Which matters most, management or industry? Investors have been wrestling with that question for decades. Some, including Warren Buffett, have taken the position that industry is almost everything, and that even the most brilliant manager is doomed in a doggy business. Yet securities analysts spend much of their time assessing the abilities of a company’s executive team, particularly the person at the very top. In fact, Chief Executive’s third annual ranking of CEOs shows that the way to get really rich is to be right about both the industry and the individual.
CE ranks the CEOs of the 1,000 largest U.S. companies on the basis of how much wealth they have created for shareholders, or their standardized MVA. Industry reigns at the very top. The upper echelon is populated almost exclusively by CEOs whose companies are reinventing the economy and creating a rapidly growing share of GDP in the process. Of the top 25 CEOs, nearly all run computer, communications, or Internet-related companies. No. 1 for the second year running is Bernard J. Ebbers of WorldCom, followed by Steve Case of AOL, who edged Bill Gates from second to third place.
Of 70 computer company CEOs in the ranking, half are in the top 100 and 11 are among the top 25. In contrast, CEOs in the automotive, forest products, and chemical industries rarely make it past the middling range of the ranking. Fred Bauer of Gentex is way up at No. 39, but the No. 2 in automotive, Ranko Cucuz of Hayes Lemmerz International, ranks No. 569. Clifford Grum of Temple Inland, first in forest products, is No. 411 overall. The best chemical CEO, Vincent A. Calarco of Crompton, ranks No. 291, and two-thirds of his brethren are in the bottom half of the ranking.
In most industries, however, management is what makes the difference. Viewing the CEOs by industry, as they are grouped in the table that begins on page 40, shows that the rankings within most sectors pretty much cover the spectrum. In other words, it’s possible for investors to find winners and losers-in just about any industry.
What’s more, the CEOs at the very bottom of the list do not run the classic “old economy” manufacturing companies that one would expect. Instead, they tend to be in service businesses, notably financial services, medical care and retailing.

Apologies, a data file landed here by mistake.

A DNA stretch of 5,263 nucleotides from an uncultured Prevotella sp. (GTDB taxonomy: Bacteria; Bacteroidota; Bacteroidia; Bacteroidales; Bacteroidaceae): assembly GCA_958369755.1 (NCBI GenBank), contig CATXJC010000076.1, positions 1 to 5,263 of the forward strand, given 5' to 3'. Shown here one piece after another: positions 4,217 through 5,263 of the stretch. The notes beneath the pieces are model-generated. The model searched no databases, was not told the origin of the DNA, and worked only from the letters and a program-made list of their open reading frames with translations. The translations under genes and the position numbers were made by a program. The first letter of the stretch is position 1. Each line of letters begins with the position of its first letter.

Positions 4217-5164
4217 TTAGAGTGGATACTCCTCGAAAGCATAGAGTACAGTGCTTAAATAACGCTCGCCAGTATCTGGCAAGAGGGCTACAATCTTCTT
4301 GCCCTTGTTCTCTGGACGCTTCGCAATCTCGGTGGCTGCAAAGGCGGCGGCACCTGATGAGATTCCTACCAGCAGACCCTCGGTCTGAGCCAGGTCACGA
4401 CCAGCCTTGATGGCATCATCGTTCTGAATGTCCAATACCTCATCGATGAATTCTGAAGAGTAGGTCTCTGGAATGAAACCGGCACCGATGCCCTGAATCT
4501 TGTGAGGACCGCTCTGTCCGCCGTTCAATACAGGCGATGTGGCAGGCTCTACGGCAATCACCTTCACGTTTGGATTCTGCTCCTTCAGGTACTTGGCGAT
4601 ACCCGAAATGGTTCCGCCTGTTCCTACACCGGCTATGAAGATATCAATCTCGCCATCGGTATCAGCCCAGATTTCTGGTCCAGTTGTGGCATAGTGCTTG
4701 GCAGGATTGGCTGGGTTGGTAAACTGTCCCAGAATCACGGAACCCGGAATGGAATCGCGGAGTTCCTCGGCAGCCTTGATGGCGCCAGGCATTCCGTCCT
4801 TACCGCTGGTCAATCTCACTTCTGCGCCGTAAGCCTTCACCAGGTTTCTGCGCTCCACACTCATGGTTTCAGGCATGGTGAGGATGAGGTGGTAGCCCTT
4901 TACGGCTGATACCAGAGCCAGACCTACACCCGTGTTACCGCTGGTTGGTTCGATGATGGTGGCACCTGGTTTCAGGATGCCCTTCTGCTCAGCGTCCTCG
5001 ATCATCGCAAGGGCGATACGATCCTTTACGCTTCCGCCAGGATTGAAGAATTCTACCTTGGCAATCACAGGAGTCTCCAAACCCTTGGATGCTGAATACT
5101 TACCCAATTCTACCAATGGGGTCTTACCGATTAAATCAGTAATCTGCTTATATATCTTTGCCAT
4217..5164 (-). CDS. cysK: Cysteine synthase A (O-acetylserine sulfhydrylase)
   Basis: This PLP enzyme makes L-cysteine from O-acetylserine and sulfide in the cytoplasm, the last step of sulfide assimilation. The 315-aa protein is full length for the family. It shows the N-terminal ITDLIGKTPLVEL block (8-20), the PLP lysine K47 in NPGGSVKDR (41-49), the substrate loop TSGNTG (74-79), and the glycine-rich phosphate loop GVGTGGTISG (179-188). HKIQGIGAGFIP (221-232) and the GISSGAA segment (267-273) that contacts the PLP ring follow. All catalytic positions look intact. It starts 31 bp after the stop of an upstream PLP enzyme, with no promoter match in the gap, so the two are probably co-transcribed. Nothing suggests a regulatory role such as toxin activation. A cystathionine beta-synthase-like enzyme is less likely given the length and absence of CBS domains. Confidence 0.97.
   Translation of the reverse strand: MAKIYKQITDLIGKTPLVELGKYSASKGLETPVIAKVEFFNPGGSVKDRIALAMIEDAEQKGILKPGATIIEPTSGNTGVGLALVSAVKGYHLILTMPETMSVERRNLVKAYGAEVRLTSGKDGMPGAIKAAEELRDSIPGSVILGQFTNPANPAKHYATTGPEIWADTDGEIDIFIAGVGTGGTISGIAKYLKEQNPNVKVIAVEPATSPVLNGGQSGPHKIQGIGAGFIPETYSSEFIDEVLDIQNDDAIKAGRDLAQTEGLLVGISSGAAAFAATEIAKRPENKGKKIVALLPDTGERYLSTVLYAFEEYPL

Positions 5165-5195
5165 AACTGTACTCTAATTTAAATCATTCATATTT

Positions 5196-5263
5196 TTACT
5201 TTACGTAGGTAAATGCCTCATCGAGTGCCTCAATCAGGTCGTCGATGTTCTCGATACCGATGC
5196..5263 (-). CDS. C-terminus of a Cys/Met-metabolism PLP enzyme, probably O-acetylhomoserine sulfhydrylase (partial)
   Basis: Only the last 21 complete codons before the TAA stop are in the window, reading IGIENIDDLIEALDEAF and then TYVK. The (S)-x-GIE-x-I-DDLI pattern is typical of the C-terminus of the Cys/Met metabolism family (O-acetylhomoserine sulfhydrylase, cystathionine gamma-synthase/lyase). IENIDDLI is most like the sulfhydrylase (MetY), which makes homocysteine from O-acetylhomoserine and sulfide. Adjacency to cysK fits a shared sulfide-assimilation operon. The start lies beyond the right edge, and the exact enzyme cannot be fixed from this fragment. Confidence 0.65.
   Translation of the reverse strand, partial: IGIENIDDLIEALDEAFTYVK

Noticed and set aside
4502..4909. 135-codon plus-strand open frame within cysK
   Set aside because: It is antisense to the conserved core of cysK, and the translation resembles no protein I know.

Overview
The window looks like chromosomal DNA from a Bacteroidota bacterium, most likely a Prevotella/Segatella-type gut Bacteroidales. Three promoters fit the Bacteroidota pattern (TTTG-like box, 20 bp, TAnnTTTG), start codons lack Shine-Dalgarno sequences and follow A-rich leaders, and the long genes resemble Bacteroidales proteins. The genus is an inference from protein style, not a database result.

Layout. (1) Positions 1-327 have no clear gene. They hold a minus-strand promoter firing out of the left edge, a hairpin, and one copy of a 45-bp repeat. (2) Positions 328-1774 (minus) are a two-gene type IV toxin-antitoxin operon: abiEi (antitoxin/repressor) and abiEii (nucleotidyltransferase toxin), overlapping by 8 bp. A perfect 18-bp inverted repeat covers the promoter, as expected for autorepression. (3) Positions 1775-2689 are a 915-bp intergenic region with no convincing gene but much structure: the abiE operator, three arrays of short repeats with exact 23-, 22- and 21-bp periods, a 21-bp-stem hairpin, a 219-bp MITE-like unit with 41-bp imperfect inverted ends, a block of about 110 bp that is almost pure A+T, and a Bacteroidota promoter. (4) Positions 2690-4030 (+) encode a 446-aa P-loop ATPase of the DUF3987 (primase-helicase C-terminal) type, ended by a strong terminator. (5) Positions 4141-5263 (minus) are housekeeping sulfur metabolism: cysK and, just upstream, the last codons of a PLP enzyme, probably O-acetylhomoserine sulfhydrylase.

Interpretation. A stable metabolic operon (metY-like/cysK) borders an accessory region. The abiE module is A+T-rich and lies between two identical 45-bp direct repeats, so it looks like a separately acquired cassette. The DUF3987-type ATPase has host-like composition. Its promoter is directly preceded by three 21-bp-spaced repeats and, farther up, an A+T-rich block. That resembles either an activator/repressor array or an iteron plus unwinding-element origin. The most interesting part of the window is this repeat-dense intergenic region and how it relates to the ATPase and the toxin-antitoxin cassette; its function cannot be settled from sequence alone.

The CEO ranking defines wealth creation in terms of a measure called MVA, for market value added. MVA is the difference between the market value of a company and all the capital contributed by investors, including paid-in capital, retained earnings and loans. Stern Stewart & Co., which created the concept, maintains that MVA is the definitive measure of corporate performance because it captures the stock market’s assessment of the dollar amount by which each company has added to or subtracted from the wealth entrusted to it by investors. The change in MVA from one point to another is the amount of wealth created or destroyed over that period.
Instead of ranking companies, as Stern Stewart usually does, Chief Executive and Stern Stewart have ranked CEOs. We do so by looking at the change in MVA over the years that each CEO has been in office. Since the goal of every company is to take funds contributed by investors and make them worth more, MVA permits direct comparisons across industries. After all, what really matters from the investor’s perspective is the difference between cash in and cash out, not the industry where managers elect to put the cash.
However, simply using the “raw” change in MVA would be misleading. Since MVA is a dollar measure rather than a rate of return, CEOs of the very largest companies would be bunched at the top or bottom of the ranking because of size alone. To enable direct comparisons between CEOs of companies of radically different size, Stern Stewart “standardized” the changes in MVA by scaling them according to the amount of capital each company had when the incumbent CEO took office. Thus, the ranking is in terms of how much MVA a CEO has created per dollar of beginning capital. The ranking is based on market values and capital at the end of 1999; it includes only 949 individuals because there are no figures for change in MVA for CEOs who took office in the second half of 1999. It includes all CEOs who were in office at the end of last year but have moved on since then.